“Yes, burn and scorch my flesh, and glut your hate,

Drinking my life-warm blood; for heaven’s stars

Shall quit their place, and darken ‘neath the earth,

And earth rise up and take the place of heaven,

Before you wring from me a word of flattery.”

For in real truth flattery, and adulation, and hypocrisy, in which what is uttered is at variance with the sentiments which are really felt, are the most slavish of things. But without any disguise, and in a genuine honest spirit of truth to speak with freedom what is dictated by a clear conscience, is a line of conduct suited to those who are nobly born. (100) Again, do not you see this same virtuous man himself, that even when he is sold he does not appear to be a servant, but he strikes all who behold him with awe, as not being merely free, but as even being about to prove the master of him who has purchased him? (101) At all events, Mercury replies to a man who inquires whether he is worthless–

“By no means worthless, on the contrary,

In every part most venerable: never

Low, nor of no account, as though a slave.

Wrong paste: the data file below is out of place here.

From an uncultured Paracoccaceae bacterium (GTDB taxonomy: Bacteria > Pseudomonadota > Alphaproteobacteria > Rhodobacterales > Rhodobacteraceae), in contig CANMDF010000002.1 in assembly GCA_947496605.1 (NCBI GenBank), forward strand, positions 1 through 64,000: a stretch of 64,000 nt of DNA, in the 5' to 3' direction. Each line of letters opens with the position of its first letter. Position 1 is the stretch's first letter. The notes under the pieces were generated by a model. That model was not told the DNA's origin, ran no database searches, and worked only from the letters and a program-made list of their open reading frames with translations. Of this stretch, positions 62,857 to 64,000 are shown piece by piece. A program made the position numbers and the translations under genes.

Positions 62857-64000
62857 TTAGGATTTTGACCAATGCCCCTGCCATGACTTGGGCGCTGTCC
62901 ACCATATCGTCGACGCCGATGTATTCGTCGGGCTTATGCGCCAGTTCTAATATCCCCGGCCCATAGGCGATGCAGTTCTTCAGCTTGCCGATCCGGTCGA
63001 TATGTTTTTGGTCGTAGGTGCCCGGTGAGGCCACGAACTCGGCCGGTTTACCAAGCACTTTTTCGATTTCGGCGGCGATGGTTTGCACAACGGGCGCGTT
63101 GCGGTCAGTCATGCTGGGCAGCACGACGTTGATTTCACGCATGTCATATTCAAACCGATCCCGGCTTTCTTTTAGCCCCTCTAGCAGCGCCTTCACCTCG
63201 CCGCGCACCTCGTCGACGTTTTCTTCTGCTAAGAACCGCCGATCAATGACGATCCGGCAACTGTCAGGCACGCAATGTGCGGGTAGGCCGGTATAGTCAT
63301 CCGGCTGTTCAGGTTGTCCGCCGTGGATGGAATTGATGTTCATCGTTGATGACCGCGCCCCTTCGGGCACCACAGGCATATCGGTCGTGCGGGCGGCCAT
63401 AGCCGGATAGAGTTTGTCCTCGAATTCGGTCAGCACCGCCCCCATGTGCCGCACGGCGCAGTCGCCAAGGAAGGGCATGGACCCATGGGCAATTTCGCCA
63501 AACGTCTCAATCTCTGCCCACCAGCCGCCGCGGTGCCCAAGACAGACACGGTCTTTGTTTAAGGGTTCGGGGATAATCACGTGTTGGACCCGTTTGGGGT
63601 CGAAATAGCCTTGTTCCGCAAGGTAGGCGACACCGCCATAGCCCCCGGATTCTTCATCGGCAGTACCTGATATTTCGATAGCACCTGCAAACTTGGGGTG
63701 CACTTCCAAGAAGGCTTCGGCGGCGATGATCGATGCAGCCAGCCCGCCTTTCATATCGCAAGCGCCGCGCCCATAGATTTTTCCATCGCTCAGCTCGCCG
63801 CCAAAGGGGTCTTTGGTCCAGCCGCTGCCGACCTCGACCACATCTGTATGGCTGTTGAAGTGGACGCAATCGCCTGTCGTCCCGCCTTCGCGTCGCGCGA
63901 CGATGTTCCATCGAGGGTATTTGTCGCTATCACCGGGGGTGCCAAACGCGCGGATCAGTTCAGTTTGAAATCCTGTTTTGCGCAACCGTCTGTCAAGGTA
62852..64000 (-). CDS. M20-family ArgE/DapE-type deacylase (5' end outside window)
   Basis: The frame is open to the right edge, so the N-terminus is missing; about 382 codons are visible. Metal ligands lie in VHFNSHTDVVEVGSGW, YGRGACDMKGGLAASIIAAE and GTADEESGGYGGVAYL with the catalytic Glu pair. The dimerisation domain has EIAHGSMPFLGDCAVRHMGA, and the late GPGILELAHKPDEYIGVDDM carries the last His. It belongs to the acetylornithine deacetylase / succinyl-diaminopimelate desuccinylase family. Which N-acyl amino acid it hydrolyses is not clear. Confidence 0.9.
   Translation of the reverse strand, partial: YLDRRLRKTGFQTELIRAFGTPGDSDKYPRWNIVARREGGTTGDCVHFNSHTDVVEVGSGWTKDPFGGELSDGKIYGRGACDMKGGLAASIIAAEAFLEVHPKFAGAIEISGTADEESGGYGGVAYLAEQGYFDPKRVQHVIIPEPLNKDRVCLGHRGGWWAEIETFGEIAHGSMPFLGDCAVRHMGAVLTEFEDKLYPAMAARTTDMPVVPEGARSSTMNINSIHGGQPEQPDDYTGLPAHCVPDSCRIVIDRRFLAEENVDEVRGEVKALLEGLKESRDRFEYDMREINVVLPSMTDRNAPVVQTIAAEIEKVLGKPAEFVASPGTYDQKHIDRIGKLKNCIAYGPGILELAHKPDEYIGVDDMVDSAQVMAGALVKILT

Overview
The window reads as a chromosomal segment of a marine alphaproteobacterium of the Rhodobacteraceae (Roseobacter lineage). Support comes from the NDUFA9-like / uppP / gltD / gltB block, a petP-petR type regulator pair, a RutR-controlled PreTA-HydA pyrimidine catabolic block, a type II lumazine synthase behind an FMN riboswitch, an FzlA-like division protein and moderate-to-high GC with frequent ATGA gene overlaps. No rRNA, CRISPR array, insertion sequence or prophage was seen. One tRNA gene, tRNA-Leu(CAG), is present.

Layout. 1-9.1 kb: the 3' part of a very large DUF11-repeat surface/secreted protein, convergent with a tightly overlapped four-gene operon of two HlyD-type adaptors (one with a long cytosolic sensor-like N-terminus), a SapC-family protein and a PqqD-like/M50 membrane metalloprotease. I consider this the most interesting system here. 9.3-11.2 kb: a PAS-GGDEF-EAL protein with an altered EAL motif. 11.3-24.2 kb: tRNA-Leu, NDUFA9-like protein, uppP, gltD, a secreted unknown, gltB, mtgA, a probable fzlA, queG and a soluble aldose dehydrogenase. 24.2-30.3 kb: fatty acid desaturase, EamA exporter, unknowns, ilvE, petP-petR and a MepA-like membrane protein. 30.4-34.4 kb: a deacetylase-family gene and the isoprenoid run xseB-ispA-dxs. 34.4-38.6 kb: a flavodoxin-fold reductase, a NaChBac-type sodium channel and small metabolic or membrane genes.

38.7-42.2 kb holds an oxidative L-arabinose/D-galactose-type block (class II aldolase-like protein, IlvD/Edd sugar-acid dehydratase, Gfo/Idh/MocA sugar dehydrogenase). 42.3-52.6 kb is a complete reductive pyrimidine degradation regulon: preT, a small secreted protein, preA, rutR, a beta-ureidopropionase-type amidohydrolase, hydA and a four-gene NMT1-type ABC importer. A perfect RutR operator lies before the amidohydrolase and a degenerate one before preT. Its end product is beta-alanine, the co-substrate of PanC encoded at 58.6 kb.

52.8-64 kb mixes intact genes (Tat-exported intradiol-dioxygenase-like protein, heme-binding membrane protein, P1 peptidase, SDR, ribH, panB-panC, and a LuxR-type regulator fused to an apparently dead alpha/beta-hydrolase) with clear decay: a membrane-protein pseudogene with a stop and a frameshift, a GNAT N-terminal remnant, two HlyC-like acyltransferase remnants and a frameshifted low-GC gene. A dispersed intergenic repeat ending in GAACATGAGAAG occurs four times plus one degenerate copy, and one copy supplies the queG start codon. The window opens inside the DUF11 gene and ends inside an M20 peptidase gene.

But as to raiment brilliant to behold,

And with the club he bears most energetic.

But no one willingly becomes the buyer

Of one who soon the master will become

Of him and all his house. And every one

Who sees thee, fears thee, for your eye is fire

Like that of any bull prepared for war

Gainst Afric Lions.”{13}{euripides Frag. Incert. 495.}

Then, again, he speaks in conclusion of his disposition–

“I now do blame you for your stubborn silence,

As if you were not subject to a master,

But sought to govern rather than be governed.”

(102) But when, after Syleus had bought him, he was sent into the fields, he showed by his actions the indomitable freedom of his nature; for having sacrificed the choicest of the bulls which were there to Jupiter, he made a pretence of a feast, and having drunk a vast quantity of wine at one meal, he lay down very contentedly to digest it; (103) and when Syleus came, and got angry both at the loss and also at the easy indifference of his servant, and at his preposterous contempt for his master, he never changed colour, nor made any difference in his conduct, but said with the most perfect confidence–